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Problem processing Chinese

P: n/a
I believe that topic related to Chinese processing was
discussed before. I could not dig out the info I want
from the mail list archive.

My Python script reads some Chinese text and then
split a line delimited by white spaces. I got lists
like

['\xbc\xc7\xd5\xdf', '\xd0\xbb\xbd\xf0\xbb\xa2',
'\xa1\xa2']

I had

#-*- coding: gbk -*-

on top of the script.

My Windows 2000 system's default language is Chinese
(GB2312) and displays Chinese perfectly.

I don't know how to configure python or what else I
need to properly process such two-byte-character text.

Thanks.



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Oct 14 '05 #1
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P: n/a
Anthony Liu wrote:
I believe that topic related to Chinese processing was
discussed before. I could not dig out the info I want
from the mail list archive.

My Python script reads some Chinese text and then
split a line delimited by white spaces. I got lists
like

['\xbc\xc7\xd5\xdf', '\xd0\xbb\xbd\xf0\xbb\xa2',
'\xa1\xa2']

I had

#-*- coding: gbk -*-

on top of the script.

My Windows 2000 system's default language is Chinese
(GB2312) and displays Chinese perfectly.

I don't know how to configure python or what else I
need to properly process such two-byte-character text.

Thanks.


Suppose you have a file with the following contents:
file("chinese.txt").read() '\xbc\xc7\xd5\xdf \xd0\xbb\xbd\xf0\xbb\xa2 \xa1\xa2'

Then it's best to open it via codecs -- of course you have to know the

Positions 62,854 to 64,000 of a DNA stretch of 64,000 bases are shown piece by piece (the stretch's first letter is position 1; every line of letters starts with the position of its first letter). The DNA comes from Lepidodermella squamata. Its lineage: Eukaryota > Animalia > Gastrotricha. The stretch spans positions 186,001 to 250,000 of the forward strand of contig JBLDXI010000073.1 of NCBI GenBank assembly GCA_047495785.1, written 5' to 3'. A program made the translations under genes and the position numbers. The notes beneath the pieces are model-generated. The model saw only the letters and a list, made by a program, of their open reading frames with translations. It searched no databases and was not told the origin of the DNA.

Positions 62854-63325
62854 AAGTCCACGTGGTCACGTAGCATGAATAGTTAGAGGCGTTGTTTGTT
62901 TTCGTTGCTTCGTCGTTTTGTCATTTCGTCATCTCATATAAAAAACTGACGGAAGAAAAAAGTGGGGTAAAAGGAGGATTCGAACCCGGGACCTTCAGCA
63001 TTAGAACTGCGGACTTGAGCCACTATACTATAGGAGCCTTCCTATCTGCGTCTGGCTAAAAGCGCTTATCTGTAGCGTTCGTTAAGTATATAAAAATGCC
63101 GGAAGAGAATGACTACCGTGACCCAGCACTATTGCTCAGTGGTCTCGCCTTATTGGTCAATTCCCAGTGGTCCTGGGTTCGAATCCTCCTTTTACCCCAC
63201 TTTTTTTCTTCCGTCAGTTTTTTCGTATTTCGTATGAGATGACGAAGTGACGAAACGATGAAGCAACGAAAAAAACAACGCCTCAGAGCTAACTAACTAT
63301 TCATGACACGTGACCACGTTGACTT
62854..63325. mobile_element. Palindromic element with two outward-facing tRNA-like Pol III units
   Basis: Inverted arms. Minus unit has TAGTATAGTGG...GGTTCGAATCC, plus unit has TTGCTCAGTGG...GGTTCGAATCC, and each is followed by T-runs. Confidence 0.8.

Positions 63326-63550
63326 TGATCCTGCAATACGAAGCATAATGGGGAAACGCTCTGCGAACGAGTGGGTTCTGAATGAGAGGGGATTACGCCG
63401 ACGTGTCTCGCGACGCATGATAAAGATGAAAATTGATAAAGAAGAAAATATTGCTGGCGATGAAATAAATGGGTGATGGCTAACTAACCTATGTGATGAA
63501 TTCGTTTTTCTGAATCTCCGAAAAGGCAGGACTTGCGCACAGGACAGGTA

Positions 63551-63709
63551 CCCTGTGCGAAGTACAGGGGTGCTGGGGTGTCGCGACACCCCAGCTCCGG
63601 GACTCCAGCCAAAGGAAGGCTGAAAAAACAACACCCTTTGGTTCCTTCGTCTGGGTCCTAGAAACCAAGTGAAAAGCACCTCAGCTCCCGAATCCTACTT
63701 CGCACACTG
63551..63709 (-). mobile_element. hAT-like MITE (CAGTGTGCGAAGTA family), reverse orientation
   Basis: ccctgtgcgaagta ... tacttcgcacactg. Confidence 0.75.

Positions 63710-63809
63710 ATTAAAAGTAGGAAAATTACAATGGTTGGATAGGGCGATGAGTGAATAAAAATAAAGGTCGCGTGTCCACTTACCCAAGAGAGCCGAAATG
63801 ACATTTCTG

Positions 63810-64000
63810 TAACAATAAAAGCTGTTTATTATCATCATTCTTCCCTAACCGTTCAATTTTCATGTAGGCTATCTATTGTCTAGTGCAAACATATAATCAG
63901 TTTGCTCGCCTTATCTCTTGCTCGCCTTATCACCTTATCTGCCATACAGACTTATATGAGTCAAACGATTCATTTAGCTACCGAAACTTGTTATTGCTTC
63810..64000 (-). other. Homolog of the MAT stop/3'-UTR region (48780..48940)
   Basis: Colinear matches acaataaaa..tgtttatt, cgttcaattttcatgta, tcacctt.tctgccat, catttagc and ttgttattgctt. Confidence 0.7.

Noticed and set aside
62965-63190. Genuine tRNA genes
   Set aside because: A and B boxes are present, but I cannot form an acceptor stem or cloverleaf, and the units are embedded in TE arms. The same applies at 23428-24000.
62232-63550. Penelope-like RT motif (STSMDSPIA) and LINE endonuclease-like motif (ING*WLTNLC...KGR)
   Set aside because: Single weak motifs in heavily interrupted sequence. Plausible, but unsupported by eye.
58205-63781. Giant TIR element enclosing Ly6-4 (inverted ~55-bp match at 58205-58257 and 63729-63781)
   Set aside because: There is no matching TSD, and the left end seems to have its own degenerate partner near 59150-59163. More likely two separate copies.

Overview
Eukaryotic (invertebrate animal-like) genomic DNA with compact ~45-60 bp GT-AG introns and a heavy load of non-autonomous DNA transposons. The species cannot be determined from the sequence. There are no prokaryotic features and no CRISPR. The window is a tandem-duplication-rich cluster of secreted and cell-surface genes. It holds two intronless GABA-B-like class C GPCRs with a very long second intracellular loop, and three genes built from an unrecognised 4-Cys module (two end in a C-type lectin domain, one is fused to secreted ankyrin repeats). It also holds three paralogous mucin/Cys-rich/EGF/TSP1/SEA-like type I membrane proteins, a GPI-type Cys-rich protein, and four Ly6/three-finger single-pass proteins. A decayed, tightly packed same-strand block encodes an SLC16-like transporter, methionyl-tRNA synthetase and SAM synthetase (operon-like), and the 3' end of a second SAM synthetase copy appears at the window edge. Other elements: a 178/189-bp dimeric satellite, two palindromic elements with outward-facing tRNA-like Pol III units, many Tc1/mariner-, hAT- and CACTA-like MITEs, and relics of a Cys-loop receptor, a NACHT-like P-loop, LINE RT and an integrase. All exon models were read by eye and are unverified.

encoding:
codecs.open("chinese.txt", "r", "gbk").read() u'\u8bb0\u8005 \u8c22\u91d1\u864e \u3001'

This may still look strange to you but it's the unicode string's repr().
If sys.stdout.encoding is properly set on your system you can just print it:
u = codecs.open("chinese.txt", "r", "gbk").read()
print u 记者 谢金虎 、

If that fails, provide the encoding explicitly:
print u.encode("utf-8") # probably "gbk" instead of "utf-8" on your system
记者 谢金虎 、

Because now you are in unicode all further operations are performed on
characters rather than bytes. Processing Chinese is no longer more
difficult than any language that confines itself to plain ASCII.
But if you split your text into a list
u.split() [u'\u8bb0\u8005', u'\u8c22\u91d1\u864e', u'\u3001']

you probably think you are back to square one. That is because Python prints
the repr() of the list items (otherwise a comma would give the impression
that the list contains more items than it actually does). To get the actual
characters, choose an item explicitly
items = u.split()
print items[0] 记者

or convert the entire list to a string of your liking, e. g:
print u"[%s]" % u", ".join(items)

[记者, 谢金虎, 、]

Peter

Oct 14 '05 #2

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